Particularly given the political climate that stresses greater and greater attention to such cost-benefit calculations, it is imperative that the ecological values be well represented. Consider three examples. The commitment to the goal of no-net-loss of wetlands is admirable. However, given the substantial benefits that wetlands provide in the form of flood control it may well be the case that an economically justified goal should be net gain in wetlands. Similarly, in the Pacific Northwest, the amenity value of relatively undisturbed ecosystems has a high economic value, demonstrated by the rapid growth in "footloose" industries in the Northwest. A more accurate calculus of the economic costs and benefits of resource conservation in the Northwest would probably give greater weight to the goal of biodiversity conservation. Finally, although the protection of habitat in rapidly growing urban areas is often criticized as being economically unsound, the maintenance of greenbelts and open space in urban areas is often found to have significant economic benefits. Again, better calculus of the economic values of ecosystem services and natural systems could often lead to the incorporation of those values as one goal of management. This would aid in defining goals not only for the protection of ecosystem services but also for multi-species resource management.
3. How can planning tools be made to be more interactive and accessible to a broader cross-section of the public?
Clearly, the goals of resource management cannot and should not be based only on economic considerations. Many values of biodiversity, for example, involve ethical or moral considerations and thus cannot be incorporated into cost-benefit calculus. Moreover, the protection—or use—of particular resources may have profound cultural significance that would be difficult to appreciate in studies of valuation. (How else to explain the surprisingly strong support for grazing-land management policies that benefit a tiny fraction of people at great cost to taxpayers and to the environment?)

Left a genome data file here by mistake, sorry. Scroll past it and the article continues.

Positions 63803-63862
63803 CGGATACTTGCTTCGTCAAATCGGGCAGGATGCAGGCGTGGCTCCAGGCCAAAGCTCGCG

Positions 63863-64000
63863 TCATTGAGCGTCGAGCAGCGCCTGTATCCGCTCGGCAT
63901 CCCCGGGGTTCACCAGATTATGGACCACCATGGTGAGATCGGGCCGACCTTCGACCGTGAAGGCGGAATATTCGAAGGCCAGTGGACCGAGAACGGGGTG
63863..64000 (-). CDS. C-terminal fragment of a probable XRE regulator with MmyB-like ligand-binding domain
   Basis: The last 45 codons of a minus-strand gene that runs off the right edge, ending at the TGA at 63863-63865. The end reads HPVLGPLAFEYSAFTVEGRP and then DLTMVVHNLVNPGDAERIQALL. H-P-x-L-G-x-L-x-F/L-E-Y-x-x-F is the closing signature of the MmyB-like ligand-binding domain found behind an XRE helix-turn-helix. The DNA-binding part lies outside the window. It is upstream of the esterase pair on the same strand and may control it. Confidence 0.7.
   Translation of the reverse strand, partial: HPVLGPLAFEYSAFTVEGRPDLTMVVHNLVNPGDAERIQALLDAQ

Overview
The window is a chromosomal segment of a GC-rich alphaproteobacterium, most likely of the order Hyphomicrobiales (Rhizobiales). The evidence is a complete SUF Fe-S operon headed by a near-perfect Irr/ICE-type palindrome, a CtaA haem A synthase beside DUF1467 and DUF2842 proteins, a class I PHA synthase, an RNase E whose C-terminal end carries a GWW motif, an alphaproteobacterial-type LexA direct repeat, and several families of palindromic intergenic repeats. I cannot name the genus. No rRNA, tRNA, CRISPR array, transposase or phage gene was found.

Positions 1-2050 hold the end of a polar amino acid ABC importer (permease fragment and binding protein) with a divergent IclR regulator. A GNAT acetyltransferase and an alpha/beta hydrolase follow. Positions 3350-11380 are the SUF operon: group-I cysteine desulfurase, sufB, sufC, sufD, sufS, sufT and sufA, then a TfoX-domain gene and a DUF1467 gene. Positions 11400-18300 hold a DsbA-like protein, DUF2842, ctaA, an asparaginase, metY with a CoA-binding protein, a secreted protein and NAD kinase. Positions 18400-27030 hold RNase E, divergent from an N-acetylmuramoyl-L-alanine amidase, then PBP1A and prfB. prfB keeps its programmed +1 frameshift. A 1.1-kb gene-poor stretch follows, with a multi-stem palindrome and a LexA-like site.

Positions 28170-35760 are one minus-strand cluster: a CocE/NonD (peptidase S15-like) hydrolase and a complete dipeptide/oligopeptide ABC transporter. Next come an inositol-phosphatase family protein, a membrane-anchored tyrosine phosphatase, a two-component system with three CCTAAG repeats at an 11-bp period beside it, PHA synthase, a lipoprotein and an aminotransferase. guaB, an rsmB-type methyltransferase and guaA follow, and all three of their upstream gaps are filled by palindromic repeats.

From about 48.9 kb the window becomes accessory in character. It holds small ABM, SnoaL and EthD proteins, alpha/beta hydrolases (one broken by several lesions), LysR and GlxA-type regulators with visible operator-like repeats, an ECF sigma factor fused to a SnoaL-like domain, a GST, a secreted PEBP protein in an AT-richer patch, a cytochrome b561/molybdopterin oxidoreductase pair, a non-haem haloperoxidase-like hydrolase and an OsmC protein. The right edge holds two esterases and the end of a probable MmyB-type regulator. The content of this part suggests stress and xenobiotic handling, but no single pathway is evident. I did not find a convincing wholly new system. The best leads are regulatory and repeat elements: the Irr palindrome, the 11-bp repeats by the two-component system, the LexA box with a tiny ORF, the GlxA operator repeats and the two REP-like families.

Geographic information systems provide a tool that with sufficient development could be used by a broader array of civil society to learn about both the values of the resources in their region and the consequences of various management options. These tools would enable people to better understand the consequences of various options for both the short-term and the long-term economic and ecological outlook in a region. Without such tools, neither the civil society nor its representatives in government are able to adequately weigh the pros and cons of different resource management options.
The obstacles to enhanced ability to predict the consequences of human impacts on specific systems and the ability to successfully manage resources are similar. Most significantly, they relate to need for significantly improved site-specific